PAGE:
Thursday, 5 September 2013

"Pope Benedict cured me."

Vatican Insider reports the healing of this young man from a tumour in the chest.  There is a video here on U.S. World News.

19 year old American, Peter Srisch, claims he was cured from a tumour after meeting Ratzinger and receiving his blessing a year ago.
 A young American – who is now 19 and in his second year at university – claims he was cured of a chest tumour thanks to Ratzinger, who met the boy at an audience in Rome last year. Ratzinger listened to his story and placed his hand on the boy’s chest where the tumour was. Peter Srisch and his family appeared on Denver-based KUSA TV and confirmed their belief publicly.

Peter was 17 when doctors diagnosed him with a chest tumour after doing an X-Ray. "He had a chest x-ray and it revealed a softball sized tumour in his chest. It was determined that it was stage four non-Hodgkin's lymphoma,"  Laura Srsich, Peter's mother, said.

Peter was being treated at Colorado Children’s Hospital and while doctors tried to do what they could to help him fight the disease, he was also being looked after by the U.S. non-profit  Make-a-Wish Foundation. The foundation works in about 50 countries across the world, offering assistance, including psychological support to children and young people with life-threatening medical conditions and granting each of them one wish. The Make-a-Wish Foundation was established in 1993 and has a strong presence in English-speaking countries but not only.

Laura Srsich said that when she spoke to Peter about it, the first wish that came to his mind was: 'I'd love to go meet the Pope in Rome.” His wish was relatively easy to grant  and so a year ago, in May, Peter and his mother attended one of Benedict XVI’s General Audiences in St. peter’s Square. They met and spoke to him and the encounter had a powerful effect on Peter. "When I got up to actually talk to him I was struck by how human he was. It was a humbling experience for me to see how humble he was,” Peter said. The Pope listened to Peter talk about his trip and his illness. The boy then gave Ratzinger a lime green wristband with the words "Praying for Peter” printed on it. Ratzinger reciprocated by blessing him.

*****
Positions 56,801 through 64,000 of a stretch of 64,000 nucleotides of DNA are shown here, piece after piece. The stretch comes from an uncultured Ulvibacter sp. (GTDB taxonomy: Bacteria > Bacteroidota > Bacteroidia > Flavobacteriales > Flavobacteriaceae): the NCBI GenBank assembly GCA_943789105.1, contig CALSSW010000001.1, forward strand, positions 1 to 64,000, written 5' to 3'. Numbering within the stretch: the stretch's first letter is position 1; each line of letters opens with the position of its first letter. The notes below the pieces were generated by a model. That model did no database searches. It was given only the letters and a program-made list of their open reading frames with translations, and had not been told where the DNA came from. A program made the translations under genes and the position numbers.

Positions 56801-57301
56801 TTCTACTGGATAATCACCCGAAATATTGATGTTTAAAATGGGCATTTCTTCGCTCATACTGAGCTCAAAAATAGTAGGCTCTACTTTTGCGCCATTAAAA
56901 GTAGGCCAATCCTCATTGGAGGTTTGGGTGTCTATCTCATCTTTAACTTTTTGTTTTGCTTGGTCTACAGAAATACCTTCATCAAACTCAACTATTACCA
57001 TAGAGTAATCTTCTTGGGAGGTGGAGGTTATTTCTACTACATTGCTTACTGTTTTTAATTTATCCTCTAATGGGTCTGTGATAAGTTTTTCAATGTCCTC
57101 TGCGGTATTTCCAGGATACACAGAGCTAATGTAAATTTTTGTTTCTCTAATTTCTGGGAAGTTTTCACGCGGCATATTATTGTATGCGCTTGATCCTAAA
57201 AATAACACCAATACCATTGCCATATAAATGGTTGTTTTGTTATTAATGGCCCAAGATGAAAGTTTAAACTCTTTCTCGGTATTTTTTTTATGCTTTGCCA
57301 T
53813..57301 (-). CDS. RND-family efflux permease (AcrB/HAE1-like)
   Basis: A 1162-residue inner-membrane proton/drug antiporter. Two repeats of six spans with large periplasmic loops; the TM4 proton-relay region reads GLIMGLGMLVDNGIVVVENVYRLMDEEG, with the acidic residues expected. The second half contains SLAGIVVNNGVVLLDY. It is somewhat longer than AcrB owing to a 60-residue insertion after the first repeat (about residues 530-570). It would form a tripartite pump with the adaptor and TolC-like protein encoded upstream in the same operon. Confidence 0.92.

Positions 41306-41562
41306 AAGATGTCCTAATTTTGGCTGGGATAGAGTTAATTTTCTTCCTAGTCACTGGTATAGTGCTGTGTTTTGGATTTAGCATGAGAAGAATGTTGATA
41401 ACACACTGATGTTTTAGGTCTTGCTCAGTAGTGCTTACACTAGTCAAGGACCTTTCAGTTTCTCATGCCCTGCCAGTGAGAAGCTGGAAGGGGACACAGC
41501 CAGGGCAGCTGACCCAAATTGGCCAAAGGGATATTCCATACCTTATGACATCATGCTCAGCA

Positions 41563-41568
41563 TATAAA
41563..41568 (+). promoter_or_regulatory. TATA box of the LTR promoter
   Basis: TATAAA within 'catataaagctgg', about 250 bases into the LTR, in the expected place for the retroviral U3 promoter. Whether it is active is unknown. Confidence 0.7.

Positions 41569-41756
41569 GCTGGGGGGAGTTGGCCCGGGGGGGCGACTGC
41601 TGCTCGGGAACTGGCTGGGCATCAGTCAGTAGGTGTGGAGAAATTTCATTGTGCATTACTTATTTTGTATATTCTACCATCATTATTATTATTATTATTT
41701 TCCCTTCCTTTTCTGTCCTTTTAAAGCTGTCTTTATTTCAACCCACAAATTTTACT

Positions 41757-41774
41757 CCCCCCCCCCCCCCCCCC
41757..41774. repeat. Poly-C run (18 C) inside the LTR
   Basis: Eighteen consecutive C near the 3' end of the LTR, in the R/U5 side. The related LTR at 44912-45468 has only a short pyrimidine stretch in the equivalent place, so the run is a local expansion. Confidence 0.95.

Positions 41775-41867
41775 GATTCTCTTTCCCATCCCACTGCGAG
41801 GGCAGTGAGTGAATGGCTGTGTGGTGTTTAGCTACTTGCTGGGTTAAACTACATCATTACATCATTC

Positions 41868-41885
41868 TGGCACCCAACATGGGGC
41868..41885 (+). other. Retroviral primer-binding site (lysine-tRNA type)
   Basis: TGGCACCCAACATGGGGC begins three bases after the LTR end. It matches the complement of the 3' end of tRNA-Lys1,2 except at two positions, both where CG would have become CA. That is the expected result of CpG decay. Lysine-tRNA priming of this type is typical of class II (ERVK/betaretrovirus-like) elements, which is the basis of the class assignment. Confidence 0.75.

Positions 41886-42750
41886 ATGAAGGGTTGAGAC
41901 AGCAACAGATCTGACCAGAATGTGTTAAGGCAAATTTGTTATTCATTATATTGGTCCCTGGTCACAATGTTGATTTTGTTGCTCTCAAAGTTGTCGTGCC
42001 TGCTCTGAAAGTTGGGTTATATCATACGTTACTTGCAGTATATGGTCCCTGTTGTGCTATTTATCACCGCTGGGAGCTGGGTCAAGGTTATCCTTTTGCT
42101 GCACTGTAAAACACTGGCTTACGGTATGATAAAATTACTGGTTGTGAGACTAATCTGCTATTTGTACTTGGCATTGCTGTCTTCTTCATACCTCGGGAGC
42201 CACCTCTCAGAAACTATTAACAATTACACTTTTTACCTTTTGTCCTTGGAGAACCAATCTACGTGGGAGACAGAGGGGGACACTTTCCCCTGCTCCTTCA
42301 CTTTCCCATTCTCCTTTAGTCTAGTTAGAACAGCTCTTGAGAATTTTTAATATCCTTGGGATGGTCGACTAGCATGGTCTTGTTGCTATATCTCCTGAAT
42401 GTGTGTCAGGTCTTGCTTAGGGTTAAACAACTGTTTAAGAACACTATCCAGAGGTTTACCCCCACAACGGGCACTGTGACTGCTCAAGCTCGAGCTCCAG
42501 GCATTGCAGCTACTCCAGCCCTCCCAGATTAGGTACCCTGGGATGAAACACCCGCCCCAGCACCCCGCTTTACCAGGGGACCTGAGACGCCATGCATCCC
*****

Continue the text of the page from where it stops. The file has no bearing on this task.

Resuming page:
But according to Peter and his family this wasn’t just any blessing; or at least it was very effective. "Then he blessed me. He put his hand right on my chest where the tumour had been. He didn't know where the tumour was, but he put his hand right there," Peter explained.
A year has gone by and Peter has made a full recovery from cancer, he is in his second year at university and one day hopes to be ordained a priest. Benedict XVI’s resignation as Bishop of Rome and Pope only strengthened the impression Peter was left with after their meeting. In Peter’s eyes, Benedict’s gesture showed he put the Catholic Church above himself and his personal needs. A very humble gesture. “I'm going to remember him as one of the most humble people in the world, especially by this last act he is doing," Peter said.

A similar healing case was reported during John Paul II’s pontificate. An elderly Jewish American man was apparently cured of a brain tumour after attending a “private” morning mass with John Paul II and taking part in the Eucharist.

1 comment:

Rhoslyn said...

I'm not trying to be skeptical but it would be difficult to know if his recovery came from God working through Pope Benedict or through the treatment Peter received. Of course, I can well believe that God would work through Pope Benedict, given that he was the Pope at the time and clearly a very holy man.

Does God work miracles only through saints or can he work through non-saints too? I know that we are God's tools, but I'm not sure if God would pick me (that is, somebody who is definitely NOT a living saint!) as a tool for one of His miracles though God *does* work miracles through 40 Days For Life and I've been part of that, so in that way perhaps sinners can be God's tools for His miracles?

If God seems to work miracles of this sort only through saints though, does that mean that Pope Benedict is a living saint? But then, Pope Benedict has not always been perfect has he...but then lots of saints did imperfect (or even wrong) things in their past and then went on to become saints.

This is something that confuses me regarding Pope John-Paul II too (though I am not comparing his pontificate with that of Pope Benedict XVI). I just can't get my head around Pope John-Paul II being a saint when there were things that happened during his pontificate which were really not good (I'm not a sedevacantist, I swear, I AM loyal to the Pope and I pray for him everyday, but that is true, isn't it). I know that is a controversial thing to say but I know I am far from being the only person who is confused by it all :( Fr Henry, please could you shed some light on this?